Tuesday, August 31, 2010

Feds Accused of Allowing Sex Trafficking in Gambino Case


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Thomas Orefice (AP)
When top-ranking members of the Gambino crime family were indicted for a host of crimes in April, one charge stood out in particular: sex trafficking with girls as young as 15, something one prosecutor called “a new low for the Gambino family.” But a Gambino defense attorney is now accusing the government of complicity allowing the sex trafficking to occur.

The lawyer, Gerald J. McMahon, says that one of the men running the trafficking ring was a convicted sex offender, as well as a federal witness with a cooperation agreement. According to McMahon, the witness was Jude Buoneto, who he said raped one girl and sexually abused another in the 1990s, and once ran a brothel with his mother in Brooklyn. McMahon wrote in court papers, “A reasonable person might wonder whether the government—in its zeal to make a racketeering case against the Gambino family—allowed a 15-year-old girl to be shamefully and criminally exploited.

Buoneto has been a cooperating witness with the government since 2008; the sex trafficking occurred in the summer of 2009, and McMahon is accusing Buoneto of being the 15-year-old girls pimp during that time. Defense lawyers have said that Buoneto had sex with the girl himself, as is common for a pimp. One former federal prosecutor said, “There was a screwup here. I do not believe that agents and prosecutors would knowingly allow prostitution involving a minor to go on. But since they had a cooperator in the middle of the action, they sure as hell should have known about it.” The government is still accusing Thomas Orefice of being the leader and driving force behind the sex trafficking.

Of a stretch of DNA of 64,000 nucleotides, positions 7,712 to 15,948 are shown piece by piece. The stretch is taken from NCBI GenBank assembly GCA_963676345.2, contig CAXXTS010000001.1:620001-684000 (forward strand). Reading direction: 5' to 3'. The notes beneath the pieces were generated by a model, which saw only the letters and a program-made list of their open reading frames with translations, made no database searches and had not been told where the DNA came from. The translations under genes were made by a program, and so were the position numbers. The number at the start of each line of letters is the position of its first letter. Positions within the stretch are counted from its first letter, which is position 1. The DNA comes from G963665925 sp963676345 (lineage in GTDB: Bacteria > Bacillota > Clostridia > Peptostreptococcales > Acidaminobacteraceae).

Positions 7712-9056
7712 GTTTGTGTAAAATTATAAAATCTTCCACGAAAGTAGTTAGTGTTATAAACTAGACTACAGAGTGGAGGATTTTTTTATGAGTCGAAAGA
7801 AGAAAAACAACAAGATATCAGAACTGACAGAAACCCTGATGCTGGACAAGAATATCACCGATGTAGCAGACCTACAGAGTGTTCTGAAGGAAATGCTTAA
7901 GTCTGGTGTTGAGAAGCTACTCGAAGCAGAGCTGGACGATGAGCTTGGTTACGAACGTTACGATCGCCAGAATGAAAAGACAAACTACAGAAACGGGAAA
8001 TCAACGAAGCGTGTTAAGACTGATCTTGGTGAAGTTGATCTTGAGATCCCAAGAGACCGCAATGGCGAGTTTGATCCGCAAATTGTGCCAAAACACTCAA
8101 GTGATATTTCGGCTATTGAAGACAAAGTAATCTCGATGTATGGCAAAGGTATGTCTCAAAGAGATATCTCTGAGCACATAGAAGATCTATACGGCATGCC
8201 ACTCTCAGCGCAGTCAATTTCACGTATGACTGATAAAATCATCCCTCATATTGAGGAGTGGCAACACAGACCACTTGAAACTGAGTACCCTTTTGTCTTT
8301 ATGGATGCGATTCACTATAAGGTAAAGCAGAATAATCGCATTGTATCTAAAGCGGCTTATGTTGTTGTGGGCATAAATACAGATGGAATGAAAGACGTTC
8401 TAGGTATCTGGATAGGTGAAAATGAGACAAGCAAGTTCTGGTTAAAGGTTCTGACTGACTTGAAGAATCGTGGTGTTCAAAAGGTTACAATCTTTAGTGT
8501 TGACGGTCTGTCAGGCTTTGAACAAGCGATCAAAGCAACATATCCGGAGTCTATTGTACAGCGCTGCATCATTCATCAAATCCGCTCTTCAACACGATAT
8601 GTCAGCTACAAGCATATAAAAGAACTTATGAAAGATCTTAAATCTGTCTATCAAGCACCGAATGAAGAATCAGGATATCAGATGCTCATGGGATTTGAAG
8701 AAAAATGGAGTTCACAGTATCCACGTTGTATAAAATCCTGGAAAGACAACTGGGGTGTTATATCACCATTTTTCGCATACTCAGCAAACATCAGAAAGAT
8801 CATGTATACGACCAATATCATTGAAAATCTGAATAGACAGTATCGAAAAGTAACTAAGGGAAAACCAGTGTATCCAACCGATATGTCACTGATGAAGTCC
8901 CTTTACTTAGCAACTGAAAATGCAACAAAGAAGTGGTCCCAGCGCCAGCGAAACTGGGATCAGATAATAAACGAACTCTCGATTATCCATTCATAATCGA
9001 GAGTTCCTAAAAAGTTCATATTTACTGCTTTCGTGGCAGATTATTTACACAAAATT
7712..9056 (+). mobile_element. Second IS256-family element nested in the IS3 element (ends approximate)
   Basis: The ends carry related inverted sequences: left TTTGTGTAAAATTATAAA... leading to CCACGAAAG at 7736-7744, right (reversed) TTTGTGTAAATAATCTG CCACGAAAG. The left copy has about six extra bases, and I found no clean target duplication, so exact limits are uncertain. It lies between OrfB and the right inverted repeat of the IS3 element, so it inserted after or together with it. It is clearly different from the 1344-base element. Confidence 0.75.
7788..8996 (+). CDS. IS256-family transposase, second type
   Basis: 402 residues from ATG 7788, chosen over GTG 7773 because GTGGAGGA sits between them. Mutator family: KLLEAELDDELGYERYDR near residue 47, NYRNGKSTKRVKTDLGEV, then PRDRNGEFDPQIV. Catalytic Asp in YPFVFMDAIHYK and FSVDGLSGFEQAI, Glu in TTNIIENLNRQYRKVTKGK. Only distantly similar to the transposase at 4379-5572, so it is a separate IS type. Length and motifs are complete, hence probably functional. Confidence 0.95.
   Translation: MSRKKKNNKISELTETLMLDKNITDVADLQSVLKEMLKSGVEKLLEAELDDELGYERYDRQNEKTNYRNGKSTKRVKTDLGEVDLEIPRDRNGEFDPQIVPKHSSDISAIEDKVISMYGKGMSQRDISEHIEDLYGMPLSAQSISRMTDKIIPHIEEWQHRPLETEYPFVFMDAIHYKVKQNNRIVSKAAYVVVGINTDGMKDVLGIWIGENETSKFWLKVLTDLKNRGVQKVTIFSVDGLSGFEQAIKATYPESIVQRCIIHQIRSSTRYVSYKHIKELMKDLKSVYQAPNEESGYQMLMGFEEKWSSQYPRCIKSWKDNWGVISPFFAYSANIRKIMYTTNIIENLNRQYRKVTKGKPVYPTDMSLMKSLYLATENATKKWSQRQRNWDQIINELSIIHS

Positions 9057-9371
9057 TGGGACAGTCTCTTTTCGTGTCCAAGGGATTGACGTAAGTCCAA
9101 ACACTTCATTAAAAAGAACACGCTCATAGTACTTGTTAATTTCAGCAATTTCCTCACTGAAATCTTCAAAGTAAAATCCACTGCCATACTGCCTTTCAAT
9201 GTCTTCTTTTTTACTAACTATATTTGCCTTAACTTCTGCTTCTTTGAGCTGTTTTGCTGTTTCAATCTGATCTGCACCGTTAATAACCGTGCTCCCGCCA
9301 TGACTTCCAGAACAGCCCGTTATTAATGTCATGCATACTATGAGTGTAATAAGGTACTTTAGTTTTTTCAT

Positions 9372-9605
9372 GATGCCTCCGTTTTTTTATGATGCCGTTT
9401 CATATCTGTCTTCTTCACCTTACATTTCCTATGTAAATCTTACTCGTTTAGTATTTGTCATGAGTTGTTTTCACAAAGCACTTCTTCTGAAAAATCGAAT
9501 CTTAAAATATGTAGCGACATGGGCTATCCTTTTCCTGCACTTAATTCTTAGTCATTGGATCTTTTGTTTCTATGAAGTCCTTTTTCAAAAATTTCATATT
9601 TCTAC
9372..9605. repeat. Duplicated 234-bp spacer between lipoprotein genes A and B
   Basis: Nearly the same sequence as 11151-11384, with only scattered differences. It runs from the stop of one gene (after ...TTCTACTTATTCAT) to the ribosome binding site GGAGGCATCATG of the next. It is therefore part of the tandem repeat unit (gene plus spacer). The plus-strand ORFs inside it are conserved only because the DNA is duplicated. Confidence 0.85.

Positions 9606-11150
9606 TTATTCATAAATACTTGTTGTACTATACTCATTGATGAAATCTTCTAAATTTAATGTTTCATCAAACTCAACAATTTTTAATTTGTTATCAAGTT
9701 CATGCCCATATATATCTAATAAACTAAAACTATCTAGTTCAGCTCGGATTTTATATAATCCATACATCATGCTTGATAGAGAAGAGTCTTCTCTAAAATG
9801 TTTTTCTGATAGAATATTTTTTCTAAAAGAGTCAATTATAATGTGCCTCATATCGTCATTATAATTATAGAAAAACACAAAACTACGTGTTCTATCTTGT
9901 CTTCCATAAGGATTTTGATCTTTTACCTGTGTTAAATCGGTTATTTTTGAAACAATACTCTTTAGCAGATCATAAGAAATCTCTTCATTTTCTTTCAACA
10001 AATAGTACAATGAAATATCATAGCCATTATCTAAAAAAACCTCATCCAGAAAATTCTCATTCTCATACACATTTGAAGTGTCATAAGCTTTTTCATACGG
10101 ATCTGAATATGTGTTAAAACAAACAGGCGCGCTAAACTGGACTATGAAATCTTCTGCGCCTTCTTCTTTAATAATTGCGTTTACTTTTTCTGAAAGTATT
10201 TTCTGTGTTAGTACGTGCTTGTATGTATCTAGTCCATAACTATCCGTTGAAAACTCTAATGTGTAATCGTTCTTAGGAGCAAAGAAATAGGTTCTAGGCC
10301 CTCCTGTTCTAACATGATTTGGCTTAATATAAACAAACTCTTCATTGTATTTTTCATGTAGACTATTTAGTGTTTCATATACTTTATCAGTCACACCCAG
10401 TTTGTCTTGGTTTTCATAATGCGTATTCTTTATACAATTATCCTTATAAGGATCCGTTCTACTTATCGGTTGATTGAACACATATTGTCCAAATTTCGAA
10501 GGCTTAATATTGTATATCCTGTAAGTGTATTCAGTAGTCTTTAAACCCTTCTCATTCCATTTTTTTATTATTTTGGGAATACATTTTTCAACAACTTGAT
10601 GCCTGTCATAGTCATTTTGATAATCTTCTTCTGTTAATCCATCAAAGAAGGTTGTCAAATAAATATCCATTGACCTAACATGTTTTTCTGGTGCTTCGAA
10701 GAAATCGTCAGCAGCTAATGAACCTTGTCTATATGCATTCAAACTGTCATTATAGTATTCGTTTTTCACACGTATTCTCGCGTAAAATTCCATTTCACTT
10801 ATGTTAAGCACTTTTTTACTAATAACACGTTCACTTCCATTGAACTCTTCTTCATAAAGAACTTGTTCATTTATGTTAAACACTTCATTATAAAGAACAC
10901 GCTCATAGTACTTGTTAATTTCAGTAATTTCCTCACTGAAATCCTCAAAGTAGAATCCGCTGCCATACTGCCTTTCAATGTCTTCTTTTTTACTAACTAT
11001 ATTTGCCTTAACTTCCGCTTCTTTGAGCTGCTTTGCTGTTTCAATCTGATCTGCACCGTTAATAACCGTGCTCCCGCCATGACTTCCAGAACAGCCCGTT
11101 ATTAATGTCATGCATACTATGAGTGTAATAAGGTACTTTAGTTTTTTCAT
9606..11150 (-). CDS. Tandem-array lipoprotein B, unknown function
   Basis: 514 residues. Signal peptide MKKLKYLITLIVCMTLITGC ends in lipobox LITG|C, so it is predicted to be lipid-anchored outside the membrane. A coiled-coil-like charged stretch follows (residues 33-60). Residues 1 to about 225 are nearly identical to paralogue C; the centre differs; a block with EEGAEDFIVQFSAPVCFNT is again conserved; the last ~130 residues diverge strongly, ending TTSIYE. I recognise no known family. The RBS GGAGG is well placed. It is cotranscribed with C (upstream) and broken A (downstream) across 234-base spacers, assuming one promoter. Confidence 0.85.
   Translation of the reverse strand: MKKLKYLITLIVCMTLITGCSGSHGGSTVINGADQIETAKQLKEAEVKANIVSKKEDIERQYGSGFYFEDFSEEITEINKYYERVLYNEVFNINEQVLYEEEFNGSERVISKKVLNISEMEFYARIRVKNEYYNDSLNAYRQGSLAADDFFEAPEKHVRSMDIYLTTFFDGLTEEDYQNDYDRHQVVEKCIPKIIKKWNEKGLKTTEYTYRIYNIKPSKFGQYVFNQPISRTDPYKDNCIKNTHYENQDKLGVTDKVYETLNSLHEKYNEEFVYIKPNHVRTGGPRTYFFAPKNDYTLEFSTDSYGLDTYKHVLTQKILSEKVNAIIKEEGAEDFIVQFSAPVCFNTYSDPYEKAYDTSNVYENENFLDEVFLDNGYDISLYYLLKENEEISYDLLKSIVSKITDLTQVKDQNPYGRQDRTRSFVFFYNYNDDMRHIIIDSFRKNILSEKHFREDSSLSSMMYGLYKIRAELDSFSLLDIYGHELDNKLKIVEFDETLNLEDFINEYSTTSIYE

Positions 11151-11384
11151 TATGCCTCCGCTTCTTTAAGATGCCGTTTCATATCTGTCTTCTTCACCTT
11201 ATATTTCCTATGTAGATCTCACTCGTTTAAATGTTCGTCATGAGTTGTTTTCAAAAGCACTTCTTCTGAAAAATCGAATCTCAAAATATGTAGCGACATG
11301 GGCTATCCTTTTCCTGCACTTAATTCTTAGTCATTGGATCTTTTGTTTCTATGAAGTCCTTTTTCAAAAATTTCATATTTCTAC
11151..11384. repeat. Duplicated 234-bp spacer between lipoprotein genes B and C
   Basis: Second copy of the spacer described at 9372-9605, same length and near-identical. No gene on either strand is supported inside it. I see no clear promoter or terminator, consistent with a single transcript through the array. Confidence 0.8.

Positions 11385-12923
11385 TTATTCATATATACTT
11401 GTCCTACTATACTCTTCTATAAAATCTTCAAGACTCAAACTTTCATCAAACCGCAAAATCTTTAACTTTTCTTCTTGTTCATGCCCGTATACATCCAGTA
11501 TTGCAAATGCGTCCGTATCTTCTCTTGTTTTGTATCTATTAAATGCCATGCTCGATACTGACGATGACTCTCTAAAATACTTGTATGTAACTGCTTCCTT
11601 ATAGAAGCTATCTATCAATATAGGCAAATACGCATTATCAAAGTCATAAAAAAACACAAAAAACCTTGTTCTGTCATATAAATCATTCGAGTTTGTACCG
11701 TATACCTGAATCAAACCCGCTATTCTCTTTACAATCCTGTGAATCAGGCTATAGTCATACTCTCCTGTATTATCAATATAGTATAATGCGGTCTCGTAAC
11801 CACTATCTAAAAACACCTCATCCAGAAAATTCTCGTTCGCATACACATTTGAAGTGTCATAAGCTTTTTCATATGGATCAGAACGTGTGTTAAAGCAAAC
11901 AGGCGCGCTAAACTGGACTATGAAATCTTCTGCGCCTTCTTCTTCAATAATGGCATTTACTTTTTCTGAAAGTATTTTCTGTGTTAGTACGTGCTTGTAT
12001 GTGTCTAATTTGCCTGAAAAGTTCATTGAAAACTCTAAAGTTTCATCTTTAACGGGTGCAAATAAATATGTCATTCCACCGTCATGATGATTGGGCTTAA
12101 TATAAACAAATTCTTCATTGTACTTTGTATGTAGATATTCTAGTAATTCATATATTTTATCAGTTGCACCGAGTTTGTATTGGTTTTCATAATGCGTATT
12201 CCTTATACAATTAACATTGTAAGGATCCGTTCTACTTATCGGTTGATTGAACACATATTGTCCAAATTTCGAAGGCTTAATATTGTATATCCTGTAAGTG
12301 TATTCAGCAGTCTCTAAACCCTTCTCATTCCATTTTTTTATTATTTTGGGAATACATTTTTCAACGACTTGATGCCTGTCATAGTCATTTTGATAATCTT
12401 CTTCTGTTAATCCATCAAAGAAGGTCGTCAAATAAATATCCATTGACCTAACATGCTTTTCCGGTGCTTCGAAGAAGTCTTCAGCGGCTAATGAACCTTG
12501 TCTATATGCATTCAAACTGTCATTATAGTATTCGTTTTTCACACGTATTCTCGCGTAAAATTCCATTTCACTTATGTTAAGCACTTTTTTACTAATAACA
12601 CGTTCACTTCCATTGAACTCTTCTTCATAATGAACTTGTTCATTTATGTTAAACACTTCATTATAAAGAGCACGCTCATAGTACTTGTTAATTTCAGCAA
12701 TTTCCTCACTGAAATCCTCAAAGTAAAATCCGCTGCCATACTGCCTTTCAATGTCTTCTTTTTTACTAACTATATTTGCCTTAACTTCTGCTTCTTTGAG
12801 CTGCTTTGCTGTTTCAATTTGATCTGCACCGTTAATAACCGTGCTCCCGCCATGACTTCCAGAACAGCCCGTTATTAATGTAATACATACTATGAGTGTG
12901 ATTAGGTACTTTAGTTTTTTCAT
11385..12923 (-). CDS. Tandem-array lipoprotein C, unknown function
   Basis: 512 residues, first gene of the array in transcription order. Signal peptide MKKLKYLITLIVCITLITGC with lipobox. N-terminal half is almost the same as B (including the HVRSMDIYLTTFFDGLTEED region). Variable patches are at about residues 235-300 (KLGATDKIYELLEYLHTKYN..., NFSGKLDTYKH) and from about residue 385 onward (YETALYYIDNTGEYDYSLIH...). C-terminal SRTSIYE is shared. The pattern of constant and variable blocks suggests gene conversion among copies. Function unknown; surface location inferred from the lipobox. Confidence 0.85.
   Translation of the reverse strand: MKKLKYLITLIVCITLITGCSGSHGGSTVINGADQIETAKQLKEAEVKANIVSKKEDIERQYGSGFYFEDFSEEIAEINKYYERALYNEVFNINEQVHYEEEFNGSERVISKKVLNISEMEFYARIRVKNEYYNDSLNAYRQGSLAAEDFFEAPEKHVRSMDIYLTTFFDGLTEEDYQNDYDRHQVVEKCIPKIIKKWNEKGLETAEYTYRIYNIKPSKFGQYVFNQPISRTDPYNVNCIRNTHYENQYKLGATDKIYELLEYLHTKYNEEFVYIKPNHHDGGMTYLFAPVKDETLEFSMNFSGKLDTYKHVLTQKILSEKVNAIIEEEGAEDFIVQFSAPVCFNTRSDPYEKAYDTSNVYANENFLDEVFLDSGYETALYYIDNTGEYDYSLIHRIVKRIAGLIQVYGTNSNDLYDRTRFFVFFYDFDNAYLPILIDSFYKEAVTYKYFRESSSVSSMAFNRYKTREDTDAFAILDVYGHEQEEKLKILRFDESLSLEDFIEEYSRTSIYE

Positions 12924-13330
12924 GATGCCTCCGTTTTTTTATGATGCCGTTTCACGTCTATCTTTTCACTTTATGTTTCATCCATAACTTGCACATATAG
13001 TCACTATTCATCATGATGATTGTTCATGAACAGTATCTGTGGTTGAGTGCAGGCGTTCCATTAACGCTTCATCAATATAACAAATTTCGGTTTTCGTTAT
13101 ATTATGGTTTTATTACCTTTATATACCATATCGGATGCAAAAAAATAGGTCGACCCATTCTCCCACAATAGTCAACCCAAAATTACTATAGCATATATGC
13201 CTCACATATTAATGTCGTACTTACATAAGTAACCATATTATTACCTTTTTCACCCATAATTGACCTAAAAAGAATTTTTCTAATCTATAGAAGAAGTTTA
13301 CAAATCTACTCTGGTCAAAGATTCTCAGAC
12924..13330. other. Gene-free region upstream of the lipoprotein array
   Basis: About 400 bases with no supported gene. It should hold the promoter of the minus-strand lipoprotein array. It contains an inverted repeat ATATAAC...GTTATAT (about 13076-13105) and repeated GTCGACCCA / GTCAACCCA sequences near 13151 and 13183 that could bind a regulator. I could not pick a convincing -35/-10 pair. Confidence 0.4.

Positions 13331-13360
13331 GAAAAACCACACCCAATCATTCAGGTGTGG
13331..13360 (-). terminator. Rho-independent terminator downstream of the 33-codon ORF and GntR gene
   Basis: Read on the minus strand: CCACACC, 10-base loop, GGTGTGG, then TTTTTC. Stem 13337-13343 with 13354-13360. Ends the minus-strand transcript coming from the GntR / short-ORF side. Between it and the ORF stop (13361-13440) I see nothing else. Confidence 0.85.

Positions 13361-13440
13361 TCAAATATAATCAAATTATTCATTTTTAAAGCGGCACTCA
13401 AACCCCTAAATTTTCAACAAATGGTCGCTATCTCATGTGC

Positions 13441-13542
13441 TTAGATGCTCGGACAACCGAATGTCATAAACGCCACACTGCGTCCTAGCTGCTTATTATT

According to the NY Times, because the US attorney's office does not permit cooperators to engage in illegal activity that is not part of an authorized investigation, and because of the unsavory backgrounds to many of the cooperating witnesses in such trials, "the witness’s role in the trafficking ring — except for the use of an underage prostitute — was most likely approved, and his activity known to the authorities." These questions about the Buoneto first came to light during bail hearings for a different defendant; Judge Kaplan replied that “the government has to make a judgment in many cases about where the greater good lies.”
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